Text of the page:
Recently, a colleague contacted me to talk about listing her home. Funny thing was, when I got there, a sign from another company was already placed. I rang the doorbell and proceeded to tell her I could not even discuss listing her home as she already had it listed with another company. And that's when things got really confusing.
She did not know who this company was or why the sign was in her yard. I scratched my head quite abit. What she did have was an agreement from one of the "we buy houses" companies. Then things started to make sense. I looked at the copy of the agreement and realized what had happened. The agreement was an option to buy her house at a set price. The company had 90 days to purchase her house at the agreed upon price or the option would expire, plain and simple, right?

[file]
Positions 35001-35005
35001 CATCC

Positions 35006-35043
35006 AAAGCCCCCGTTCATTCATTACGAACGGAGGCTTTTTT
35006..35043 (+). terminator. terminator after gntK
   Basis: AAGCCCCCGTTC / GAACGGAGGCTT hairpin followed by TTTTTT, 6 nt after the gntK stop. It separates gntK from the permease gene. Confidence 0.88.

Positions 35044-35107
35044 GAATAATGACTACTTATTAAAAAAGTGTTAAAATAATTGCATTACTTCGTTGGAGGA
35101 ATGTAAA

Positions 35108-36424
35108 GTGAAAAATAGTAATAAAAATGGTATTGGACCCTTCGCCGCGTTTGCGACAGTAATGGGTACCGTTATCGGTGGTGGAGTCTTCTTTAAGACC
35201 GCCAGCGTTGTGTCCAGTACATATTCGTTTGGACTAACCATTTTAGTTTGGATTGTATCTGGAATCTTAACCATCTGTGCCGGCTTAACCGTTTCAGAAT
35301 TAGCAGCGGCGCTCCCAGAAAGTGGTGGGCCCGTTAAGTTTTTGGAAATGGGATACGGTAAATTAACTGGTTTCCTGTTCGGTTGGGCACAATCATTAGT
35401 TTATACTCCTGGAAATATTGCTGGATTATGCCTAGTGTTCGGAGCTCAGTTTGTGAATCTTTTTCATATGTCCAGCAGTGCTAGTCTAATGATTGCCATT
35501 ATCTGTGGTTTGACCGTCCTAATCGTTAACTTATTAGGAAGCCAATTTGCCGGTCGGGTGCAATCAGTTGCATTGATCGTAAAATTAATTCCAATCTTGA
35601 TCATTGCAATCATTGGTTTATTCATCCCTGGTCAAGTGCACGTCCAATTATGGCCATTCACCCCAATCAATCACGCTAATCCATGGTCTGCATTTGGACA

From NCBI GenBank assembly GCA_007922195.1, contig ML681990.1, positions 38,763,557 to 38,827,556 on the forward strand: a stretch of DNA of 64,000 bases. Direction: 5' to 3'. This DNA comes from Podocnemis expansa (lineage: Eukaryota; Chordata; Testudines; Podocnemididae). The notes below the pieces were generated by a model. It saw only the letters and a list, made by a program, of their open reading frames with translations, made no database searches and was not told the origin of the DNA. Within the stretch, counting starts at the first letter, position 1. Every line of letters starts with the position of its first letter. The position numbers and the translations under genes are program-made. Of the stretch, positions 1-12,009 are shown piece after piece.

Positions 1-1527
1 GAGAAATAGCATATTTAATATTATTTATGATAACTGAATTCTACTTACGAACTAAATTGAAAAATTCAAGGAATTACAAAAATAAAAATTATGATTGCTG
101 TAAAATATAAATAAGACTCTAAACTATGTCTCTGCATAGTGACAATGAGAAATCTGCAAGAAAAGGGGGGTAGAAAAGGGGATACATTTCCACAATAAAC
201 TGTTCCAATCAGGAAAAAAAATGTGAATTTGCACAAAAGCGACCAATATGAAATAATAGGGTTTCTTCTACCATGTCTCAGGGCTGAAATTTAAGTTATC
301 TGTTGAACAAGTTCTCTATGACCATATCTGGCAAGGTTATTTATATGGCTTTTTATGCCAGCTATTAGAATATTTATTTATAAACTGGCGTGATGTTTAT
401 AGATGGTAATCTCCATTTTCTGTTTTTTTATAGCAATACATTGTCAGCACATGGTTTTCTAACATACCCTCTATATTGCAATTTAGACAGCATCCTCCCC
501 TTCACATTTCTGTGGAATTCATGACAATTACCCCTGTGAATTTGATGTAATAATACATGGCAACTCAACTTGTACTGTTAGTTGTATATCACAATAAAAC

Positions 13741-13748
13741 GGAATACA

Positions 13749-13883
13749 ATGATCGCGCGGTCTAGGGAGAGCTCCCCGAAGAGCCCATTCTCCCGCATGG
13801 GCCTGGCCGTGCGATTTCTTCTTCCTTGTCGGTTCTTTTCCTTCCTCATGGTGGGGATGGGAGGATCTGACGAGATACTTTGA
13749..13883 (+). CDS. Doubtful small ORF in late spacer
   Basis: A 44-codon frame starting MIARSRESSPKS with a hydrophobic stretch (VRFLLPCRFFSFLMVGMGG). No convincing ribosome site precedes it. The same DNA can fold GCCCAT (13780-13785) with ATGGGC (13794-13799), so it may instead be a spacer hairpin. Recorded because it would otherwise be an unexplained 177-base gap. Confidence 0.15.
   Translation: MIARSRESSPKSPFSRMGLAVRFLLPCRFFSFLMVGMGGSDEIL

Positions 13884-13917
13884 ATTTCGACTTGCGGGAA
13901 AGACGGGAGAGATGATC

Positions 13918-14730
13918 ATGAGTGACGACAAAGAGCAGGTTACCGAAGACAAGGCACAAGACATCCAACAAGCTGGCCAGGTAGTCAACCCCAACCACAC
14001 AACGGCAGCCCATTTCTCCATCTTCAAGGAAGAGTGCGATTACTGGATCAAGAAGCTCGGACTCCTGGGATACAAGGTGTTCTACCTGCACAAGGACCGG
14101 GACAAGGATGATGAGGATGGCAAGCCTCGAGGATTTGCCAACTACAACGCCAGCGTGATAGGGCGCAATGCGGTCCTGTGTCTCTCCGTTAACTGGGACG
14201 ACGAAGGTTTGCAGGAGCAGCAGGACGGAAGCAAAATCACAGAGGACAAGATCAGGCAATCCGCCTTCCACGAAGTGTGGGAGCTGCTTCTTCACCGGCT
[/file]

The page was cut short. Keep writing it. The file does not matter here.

Only in the option it allowed the company to market her home through a third party (the real estate company whose sign was in the yard) who listed it at much higher than the option price. Are you following me yet? Because it took me awhile to get what was going on. The "we buy your house" company and the listing company would split the profit should it sell at the listed price and the "we buy your house" company would pay the owner the much lower option price.
What was really funny was the "we buy houses" literature stated one reason to use them versus a real estate agent was avoiding paying "high commissions" to the agent. Even at the higher listed price, my commissions would likely have been significantly less than the money to be split by the two companies. That is, unless I can negotiate a 25% commission and if I am able to do that, I am better than I think I am.
So, you ask, what did my friend do? I'm not sure. I did not advise her on anything as these are legal matters and I am not an attorney. I told her I could not be of any service at the present time.
Just remember, the old adage is so true, a deal too good to be true probably isn't.